Cheboi’s nonprofit, TechLit Africa, has provided thousands of students across rural Kenya with access to donated, upcycled computers — and the chance at a brighter future.
Cheboi accepted the award with her mother, who she said “worked really hard to educate us.” At the beginning of her acceptance speech, Cheboi and her mother sang a song onstage that she explained had a special meaning when she was growing up.
As CNN Hero of the Year, Cheboi will receive $100,000 to expand her work. She and the other top 10 CNN Heroes honored at Sunday’s gala all receive a $10,000 cash award and, for the first time, additional grants, organizational training and support from The Elevate Prize Foundation through a new collaboration with CNN Heroes. Nelly will also be named an Elevate Prize winner, which comes with a $300,000 grant and additional support worth $200,000 for her nonprofit.
Cheboi grew up in poverty in Mogotio, a rural township in Kenya. “I know the pain of poverty,” said Cheboi, 29. “I never forgot what it was like with my stomach churning because of hunger at night.”
A hard-working student, Cheboi received a full scholarship to Augustana College in Illinois in 2012. She began her studies there with almost no experience with computers, handwriting papers and struggling to transcribe them onto a laptop.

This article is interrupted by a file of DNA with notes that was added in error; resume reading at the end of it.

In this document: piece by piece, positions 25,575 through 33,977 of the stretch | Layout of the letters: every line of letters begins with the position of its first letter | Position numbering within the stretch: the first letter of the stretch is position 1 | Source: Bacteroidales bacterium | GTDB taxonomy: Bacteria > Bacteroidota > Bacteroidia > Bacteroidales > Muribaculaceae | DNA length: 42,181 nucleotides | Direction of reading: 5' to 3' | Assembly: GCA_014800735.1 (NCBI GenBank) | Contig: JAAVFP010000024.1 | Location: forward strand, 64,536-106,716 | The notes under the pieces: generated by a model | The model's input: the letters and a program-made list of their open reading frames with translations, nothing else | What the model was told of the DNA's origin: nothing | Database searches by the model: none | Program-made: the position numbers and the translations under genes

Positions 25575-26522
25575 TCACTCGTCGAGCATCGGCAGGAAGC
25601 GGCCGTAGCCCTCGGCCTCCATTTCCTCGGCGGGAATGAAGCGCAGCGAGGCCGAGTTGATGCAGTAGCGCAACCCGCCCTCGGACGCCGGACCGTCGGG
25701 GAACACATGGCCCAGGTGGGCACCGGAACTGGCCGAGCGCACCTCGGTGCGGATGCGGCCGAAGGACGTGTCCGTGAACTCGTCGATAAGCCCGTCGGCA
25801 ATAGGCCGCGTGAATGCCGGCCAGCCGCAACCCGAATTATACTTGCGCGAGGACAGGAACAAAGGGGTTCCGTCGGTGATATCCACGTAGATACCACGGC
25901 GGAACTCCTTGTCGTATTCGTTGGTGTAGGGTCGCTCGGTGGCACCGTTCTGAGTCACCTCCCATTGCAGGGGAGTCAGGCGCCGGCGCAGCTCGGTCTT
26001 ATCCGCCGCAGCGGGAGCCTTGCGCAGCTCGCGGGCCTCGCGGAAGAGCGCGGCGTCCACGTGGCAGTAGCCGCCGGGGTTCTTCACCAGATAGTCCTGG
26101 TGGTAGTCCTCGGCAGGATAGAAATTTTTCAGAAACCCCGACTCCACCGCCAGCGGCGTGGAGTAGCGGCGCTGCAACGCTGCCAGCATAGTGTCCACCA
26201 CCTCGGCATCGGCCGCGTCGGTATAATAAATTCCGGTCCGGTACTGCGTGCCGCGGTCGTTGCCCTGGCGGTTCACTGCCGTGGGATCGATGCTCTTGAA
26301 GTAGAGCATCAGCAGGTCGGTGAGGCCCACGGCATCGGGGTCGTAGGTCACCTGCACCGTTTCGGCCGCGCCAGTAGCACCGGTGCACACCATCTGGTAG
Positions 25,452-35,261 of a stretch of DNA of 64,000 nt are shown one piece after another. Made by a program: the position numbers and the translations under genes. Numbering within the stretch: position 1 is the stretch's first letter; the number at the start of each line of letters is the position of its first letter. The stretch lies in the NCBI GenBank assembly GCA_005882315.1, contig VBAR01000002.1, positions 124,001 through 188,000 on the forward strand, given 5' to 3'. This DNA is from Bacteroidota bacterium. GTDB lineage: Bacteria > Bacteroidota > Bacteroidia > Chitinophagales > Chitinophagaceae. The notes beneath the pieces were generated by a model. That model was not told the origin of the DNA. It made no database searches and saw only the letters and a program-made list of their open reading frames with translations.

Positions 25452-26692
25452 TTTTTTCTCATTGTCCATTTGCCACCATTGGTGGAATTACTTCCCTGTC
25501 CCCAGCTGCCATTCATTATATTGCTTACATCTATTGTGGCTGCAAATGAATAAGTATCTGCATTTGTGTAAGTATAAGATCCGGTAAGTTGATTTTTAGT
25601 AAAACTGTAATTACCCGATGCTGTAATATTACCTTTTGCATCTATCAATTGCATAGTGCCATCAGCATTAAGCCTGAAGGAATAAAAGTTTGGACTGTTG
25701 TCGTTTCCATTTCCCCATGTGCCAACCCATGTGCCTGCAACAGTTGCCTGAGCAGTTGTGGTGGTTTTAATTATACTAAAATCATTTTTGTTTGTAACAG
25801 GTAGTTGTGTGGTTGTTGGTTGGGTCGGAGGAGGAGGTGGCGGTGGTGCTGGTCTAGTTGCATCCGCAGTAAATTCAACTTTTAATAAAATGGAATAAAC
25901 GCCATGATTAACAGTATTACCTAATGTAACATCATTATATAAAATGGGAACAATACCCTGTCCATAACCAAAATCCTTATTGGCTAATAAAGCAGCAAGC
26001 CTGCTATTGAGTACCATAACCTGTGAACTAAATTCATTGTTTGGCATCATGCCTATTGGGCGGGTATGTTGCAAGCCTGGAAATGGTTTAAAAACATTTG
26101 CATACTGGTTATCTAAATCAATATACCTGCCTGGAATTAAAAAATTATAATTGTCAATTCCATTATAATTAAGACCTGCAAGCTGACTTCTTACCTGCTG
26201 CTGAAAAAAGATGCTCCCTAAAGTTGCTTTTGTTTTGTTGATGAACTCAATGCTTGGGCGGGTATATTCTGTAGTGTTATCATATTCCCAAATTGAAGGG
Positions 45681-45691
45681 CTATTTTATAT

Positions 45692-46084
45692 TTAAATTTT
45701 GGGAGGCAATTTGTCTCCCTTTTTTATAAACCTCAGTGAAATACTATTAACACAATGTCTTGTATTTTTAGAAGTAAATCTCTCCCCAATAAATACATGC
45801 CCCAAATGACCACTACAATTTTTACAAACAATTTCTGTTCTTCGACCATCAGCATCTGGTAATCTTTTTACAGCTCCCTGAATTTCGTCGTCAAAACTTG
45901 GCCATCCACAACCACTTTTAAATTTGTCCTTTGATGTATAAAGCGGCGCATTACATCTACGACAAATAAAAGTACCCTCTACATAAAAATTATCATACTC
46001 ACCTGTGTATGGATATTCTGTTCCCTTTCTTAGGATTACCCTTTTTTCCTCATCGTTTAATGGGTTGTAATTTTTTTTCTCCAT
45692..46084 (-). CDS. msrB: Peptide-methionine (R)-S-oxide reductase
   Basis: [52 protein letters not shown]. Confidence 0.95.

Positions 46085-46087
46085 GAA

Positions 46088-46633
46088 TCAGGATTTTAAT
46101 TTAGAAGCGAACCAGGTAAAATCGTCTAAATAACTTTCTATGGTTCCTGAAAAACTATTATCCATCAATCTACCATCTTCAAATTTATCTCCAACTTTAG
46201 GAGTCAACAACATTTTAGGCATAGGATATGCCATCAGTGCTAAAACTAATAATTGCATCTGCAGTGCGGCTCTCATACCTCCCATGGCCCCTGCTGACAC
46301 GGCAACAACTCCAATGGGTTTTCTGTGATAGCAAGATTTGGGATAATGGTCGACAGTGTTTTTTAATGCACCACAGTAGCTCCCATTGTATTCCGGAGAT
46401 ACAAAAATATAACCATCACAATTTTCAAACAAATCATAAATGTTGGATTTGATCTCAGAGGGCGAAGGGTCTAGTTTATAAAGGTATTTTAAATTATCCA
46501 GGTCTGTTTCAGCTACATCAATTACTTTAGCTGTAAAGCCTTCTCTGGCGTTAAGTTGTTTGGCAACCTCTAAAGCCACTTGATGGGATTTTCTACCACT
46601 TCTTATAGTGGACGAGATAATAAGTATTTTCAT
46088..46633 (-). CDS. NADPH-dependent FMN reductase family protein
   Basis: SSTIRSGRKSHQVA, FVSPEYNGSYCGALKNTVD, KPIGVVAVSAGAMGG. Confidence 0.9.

Everything changed in her junior year, though, when Cheboi took a programming course required for her mathematics major.
“When I discovered computer science, I just fell in love with it. I knew that this is something that I wanted to do as my career, and also bring it to my community,” she told CNN.
Many basic computer skills were still a steep learning curve, however. Cheboi remembers having to practice touch-typing for six months before she could pass a coding interview. Touch-typing is a skill that is now a core part of the TechLit curriculum.
“I feel so accomplished seeing kids that are 7 years old touch-typing, knowing that I just learned how to touch-type less than five years ago,” she said.
Once she had begun working in the software industry, Cheboi soon realized the extent of which computers were being thrown away as companies upgraded their technology infrastructure.
“We have kids here (in Kenya) — myself included, back in the day — who don’t even know what a computer is,” she said.
So, in 2018, she began transporting donated computers back to Kenya — in her personal luggage, handling customs fees and taxes herself.
“At one point, I was bringing 44 computers, and I paid more for the luggage than I did for the air ticket,” she said.
A year later, she co-founded TechLit Africa with a fellow software engineer after both quit their jobs. The nonprofit accepts computer donations from companies, universities and individuals.
The hardware is wiped and refurbished before it’s shipped to Kenya. There, it’s distributed to partner schools in rural communities, where students ages 4 to 12 receive daily classes and frequent opportunities to learn from professionals, gaining skills that will help improve their education and better prepare them for future jobs.